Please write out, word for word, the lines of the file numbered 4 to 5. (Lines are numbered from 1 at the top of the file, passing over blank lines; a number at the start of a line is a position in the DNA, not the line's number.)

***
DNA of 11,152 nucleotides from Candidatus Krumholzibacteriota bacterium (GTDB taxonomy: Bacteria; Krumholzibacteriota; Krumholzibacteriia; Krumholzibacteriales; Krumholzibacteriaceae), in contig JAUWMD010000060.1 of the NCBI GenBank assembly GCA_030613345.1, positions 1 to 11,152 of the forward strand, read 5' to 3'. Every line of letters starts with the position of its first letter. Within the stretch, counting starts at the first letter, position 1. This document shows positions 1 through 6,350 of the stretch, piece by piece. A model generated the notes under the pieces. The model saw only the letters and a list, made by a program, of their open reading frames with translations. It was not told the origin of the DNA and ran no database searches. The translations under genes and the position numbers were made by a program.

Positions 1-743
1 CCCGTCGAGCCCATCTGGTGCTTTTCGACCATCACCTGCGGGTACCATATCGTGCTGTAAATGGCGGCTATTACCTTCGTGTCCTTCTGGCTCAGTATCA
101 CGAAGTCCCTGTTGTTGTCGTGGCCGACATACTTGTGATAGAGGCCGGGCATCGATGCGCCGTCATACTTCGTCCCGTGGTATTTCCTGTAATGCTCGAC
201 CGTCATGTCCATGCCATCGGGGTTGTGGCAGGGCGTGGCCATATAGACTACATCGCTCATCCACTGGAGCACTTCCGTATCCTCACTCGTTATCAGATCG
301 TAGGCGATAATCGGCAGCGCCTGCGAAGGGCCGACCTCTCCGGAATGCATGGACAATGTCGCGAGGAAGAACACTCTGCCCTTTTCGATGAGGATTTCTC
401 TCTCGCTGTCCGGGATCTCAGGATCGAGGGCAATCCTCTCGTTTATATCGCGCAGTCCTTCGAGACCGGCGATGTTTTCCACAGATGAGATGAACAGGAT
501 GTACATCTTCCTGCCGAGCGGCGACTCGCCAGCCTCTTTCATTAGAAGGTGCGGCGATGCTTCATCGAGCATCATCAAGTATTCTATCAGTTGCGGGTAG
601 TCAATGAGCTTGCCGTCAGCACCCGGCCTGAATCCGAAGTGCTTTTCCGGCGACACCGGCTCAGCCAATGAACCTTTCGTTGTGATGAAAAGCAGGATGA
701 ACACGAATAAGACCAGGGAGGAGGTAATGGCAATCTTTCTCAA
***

101 CGAAGTCCCTGTTGTTGTCGTGGCCGACATACTTGTGATAGAGGCCGGGCATCGATGCGCCGTCATACTTCGTCCCGTGGTATTTCCTGTAATGCTCGAC
201 CGTCATGTCCATGCCATCGGGGTTGTGGCAGGGCGTGGCCATATAGACTACATCGCTCATCCACTGGAGCACTTCCGTATCCTCACTCGTTATCAGATCG